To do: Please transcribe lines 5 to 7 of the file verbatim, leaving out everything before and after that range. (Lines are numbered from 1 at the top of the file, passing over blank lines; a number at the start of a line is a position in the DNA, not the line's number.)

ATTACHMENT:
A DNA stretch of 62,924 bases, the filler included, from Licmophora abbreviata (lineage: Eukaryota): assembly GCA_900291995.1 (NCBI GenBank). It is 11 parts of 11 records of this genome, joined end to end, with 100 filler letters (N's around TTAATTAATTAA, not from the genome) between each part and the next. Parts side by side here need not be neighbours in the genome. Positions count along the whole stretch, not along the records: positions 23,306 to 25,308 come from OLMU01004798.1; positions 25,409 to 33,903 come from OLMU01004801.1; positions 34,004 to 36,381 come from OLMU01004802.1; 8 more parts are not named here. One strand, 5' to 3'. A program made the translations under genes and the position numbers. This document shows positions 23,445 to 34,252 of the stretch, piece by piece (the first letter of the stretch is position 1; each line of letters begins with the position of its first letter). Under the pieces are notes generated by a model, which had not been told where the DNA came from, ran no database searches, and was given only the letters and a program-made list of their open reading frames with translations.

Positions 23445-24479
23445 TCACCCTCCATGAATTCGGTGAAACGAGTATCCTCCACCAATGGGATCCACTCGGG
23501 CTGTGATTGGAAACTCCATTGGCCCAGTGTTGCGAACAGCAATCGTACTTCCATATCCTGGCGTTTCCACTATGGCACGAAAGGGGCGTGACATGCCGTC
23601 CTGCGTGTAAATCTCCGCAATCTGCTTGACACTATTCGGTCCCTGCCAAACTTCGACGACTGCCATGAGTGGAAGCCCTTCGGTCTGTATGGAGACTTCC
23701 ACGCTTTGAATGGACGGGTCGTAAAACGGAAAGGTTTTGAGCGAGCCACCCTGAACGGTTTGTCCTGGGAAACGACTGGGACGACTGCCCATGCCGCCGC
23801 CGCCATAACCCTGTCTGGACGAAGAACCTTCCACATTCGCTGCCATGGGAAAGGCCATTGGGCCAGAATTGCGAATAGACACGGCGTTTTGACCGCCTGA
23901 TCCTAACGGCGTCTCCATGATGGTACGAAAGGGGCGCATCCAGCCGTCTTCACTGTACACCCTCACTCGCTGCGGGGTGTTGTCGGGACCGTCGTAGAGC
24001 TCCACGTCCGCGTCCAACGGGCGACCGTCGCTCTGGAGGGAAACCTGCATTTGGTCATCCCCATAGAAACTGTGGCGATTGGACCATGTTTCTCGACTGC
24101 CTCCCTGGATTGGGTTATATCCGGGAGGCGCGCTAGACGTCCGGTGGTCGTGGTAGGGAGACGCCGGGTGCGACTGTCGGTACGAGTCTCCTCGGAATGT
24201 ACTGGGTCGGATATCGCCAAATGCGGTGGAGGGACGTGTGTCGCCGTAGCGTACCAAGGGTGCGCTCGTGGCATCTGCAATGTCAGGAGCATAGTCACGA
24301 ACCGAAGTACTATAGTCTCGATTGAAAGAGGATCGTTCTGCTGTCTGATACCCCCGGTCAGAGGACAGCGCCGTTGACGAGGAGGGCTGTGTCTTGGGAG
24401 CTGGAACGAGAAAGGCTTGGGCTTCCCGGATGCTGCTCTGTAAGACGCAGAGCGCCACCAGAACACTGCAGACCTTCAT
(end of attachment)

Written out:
23601 CTGCGTGTAAATCTCCGCAATCTGCTTGACACTATTCGGTCCCTGCCAAACTTCGACGACTGCCATGAGTGGAAGCCCTTCGGTCTGTATGGAGACTTCC
23701 ACGCTTTGAATGGACGGGTCGTAAAACGGAAAGGTTTTGAGCGAGCCACCCTGAACGGTTTGTCCTGGGAAACGACTGGGACGACTGCCCATGCCGCCGC
23801 CGCCATAACCCTGTCTGGACGAAGAACCTTCCACATTCGCTGCCATGGGAAAGGCCATTGGGCCAGAATTGCGAATAGACACGGCGTTTTGACCGCCTGA